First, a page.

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  1. DS has stated that price appreciation is a desired effect, yes. Of course it is - and therein lies the problem (arguably), since appreciation is absolutely not part of the direct mechanics of ODL. And David Schwartz has been very clear on this himself. More than happy to have @JoelKatz chip in here to confirm this. @Julian_Williams You are referring to extraneous effects, i.e. the dampening effect on whale dumps - which were not part of the design, but rather a potentially useful downstream effect (if indeed this is a measurable effect) I’m not denying that new entrants to the crypto world might see benefits in owning / holding XRP, but once again any resulting price appreciation effects would rely upon speculation (again, not a direct part of the ODL design)
  2. And the award for "most tenacious" member goes to... @benstr! ;-) Seriously though, I do admire your determination to understand whether XRP could possibly increase in price via ODL. Perhaps it will/can. But this would be an inadvertent and unintended benefit. My point was simply that, as conceded by David Schwartz, a direct mechanism for this was never baked-in to the ODL architecture. The potential downstream price appreciation effects you're grasping for are unproven at this point. I personally think that price appreciation probably could (and should) have been an intentional part of the design. At the very least it would have avoided the community taking hopeful stabs in the dark like this.
  3. Logic check. When someone moves XRP (that they already own) between wallets, then that is not accumulation.
  4. Arbitrage bots keep price more or less equalised across exchanges. You're right - there is a 50% chance they could bid up exchange B to match the higher price on exchange A.
  5. I still honestly don't understand your point - maybe I'm just not very bright? No offence meant anyway. To answer your points above: 1) Correct - he was also addressing concerns about how (if at all) xRapid might contribute to an increased price for XRP. 2) When ODL becomes 80% of daily volume, there is still no direct mechanism by which ODL increases the price of XRP. There is no net increased demand, since an ODL transaction is in two parts: the buy and the sell. This leads to a zero sum / net zero impact on price and supply (as per David's own comments) ODL is not a net demand. It does not lead to a net reduction in the amount of XRP held on exchanges. This is according to the main architect of the XRP Ledger. It is also my understanding of how ODL works, and it makes perfect sense to me. So no, we do not defy the laws of supply and demand.
  6. I think there needs to be a profit incentive... but I'm a capitalist.
  7. No net demand. It's buying on one exchange, followed by near-simultaneous selling on another.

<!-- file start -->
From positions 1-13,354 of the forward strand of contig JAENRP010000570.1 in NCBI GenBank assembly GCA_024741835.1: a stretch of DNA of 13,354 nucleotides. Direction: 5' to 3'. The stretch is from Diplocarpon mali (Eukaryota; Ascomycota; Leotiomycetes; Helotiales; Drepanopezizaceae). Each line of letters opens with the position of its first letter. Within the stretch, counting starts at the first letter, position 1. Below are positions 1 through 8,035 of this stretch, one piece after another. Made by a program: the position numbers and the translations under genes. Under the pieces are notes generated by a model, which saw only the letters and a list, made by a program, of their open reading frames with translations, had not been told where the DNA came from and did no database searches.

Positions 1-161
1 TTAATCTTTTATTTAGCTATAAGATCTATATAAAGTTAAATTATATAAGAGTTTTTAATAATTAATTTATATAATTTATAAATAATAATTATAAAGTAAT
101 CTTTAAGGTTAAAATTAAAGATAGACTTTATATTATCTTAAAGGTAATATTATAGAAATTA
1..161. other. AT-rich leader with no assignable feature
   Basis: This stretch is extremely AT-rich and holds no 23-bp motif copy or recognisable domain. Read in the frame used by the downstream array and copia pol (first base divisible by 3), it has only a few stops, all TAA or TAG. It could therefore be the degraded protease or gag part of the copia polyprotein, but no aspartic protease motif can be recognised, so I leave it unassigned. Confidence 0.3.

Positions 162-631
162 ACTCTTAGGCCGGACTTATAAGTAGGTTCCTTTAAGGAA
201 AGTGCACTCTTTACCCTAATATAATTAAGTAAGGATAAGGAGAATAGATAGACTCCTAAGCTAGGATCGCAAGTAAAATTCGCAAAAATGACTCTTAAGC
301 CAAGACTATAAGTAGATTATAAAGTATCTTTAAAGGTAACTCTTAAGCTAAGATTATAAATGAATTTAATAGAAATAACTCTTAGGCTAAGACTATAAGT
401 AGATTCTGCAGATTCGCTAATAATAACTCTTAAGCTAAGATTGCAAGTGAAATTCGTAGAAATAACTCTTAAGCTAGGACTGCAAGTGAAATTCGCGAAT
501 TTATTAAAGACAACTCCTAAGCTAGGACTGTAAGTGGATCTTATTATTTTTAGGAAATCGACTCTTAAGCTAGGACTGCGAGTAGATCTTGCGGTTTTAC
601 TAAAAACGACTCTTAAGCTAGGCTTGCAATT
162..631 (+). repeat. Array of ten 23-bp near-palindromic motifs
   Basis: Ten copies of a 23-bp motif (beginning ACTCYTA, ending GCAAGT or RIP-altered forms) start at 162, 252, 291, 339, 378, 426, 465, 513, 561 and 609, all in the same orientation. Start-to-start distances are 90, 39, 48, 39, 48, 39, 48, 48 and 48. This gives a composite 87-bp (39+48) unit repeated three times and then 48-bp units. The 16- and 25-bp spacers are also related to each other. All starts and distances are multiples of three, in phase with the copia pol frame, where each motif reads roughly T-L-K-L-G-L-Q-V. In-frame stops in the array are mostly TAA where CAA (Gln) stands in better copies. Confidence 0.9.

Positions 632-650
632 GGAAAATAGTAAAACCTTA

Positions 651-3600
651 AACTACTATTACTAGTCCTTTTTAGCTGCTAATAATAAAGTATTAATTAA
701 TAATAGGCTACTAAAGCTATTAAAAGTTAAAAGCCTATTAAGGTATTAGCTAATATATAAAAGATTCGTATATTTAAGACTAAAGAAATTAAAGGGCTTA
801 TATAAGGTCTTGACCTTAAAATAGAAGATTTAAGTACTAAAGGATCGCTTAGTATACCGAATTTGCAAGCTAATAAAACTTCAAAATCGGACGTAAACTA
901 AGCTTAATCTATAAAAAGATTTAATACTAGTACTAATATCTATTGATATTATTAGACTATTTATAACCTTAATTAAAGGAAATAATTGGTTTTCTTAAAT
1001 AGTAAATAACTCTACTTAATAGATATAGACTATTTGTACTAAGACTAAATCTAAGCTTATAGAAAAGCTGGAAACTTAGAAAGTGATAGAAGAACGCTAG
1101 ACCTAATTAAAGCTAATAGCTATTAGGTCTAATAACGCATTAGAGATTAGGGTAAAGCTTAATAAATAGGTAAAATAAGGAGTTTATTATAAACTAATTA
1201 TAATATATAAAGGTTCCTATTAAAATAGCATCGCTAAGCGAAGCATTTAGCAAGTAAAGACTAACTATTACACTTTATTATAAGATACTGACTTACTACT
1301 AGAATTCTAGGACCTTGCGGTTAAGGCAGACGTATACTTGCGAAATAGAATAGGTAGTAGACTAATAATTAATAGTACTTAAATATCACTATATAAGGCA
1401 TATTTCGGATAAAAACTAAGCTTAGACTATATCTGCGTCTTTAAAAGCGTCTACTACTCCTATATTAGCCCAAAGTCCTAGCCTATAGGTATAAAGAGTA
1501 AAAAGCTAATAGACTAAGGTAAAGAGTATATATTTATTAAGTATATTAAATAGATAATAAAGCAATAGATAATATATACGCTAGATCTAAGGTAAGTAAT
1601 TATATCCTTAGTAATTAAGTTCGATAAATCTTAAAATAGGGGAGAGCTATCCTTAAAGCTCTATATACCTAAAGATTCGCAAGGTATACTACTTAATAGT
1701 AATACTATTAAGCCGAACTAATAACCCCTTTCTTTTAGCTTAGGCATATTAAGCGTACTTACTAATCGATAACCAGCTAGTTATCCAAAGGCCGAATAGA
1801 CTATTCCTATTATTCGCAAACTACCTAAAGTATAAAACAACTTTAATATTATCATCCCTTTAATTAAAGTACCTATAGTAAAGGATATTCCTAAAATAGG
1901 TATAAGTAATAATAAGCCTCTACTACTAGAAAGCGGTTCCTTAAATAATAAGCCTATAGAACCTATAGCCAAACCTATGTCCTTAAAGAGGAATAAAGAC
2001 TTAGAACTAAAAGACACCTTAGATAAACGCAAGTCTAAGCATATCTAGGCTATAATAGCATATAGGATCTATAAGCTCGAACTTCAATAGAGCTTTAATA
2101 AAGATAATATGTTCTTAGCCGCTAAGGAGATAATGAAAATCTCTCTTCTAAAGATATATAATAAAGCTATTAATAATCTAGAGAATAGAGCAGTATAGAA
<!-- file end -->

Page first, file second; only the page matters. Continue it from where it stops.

8. Yes, I do know. As I said, it's zero sum. Here's David Schwartz saying exactly what I've just said above: ODL is wholly reliant upon speculation at the present time. It is throwing all its eggs in the basket of hoped-for speculative price increases to provide the base level liquidity it requires to function at scale. David has previously discussed how there may be downstream effects of ODL that could in fact increase the price, i.e. Jevons paradox prompting institutions to want to hold / hoard XRP (regulations permitting)... but even this relies on speculation to set in motion. Once again I reiterate that there is no underlying mechanism baked-in to ODL's architecture that results in *any* direct price increase for XRP. I assume this is why Ripple is trying to diversify XRP's use cases for retail / transactions (Coil etc)... as this would provide an actual mechanism that increases price.
  9. You want me to prove my claim that this is how ODL is designed? This is common knowledge, as far I was aware.
  10. Not sure what point you’re making there. ODL calculates whether a particular payment can go through without causing any price movement, and if so it then executes it.
  11. It’s zero sum. ODL is specifically designed to keep the price needle unmoved to avoid slippage.
  12. Regulation is (likely?) forthcoming. But the number of companies using ODL (or not) still has no direct effect on the price of XRP.
  13. It could be 100% of CMC daily volume, but my point would still remain that it is zero sum (instant buy/sell) and does not have any direct influence on the price of XRP.
  14. Hmm. The liquidity provided by customers using ODL is short-lived and zero sum (instant buy/sell). This does not directly impact order book depth on a lasting basis. For the XRP price to rise, speculators must necessarily want to own XRP. They might want to do this because: 1. They think the price will rise (so it becomes a self fulfilling prophecy); 2. They think XRP will act as a store of value; 3. They want to own it in order to use it for other purposes, i.e. retail-based utility (other long-tail type applications far beyond ODL). As things stand, the economic model for XRP price growth isn't great. It relies too heavily on point 1 at the present time. We might believe speculation will push the price higher, but for ODL to literally be *relying* on pure speculation to increase order book liquidity (whether this is in the short, medium or long term) seems poorly thought out. What might happen is that speculation takes the price to a high level, and ODL utility somehow maintains it at that level... but I know no of no economic precedent for this, and I'm not sure I see how it would work. I think it's quite ballsy (or alternatively, irresponsible) to be promoting a flagship product to banks etc on this basis. I've been here for a while, but I'm always learning. The above has troubled me for a while. I remain a large holder of XRP for the time being.
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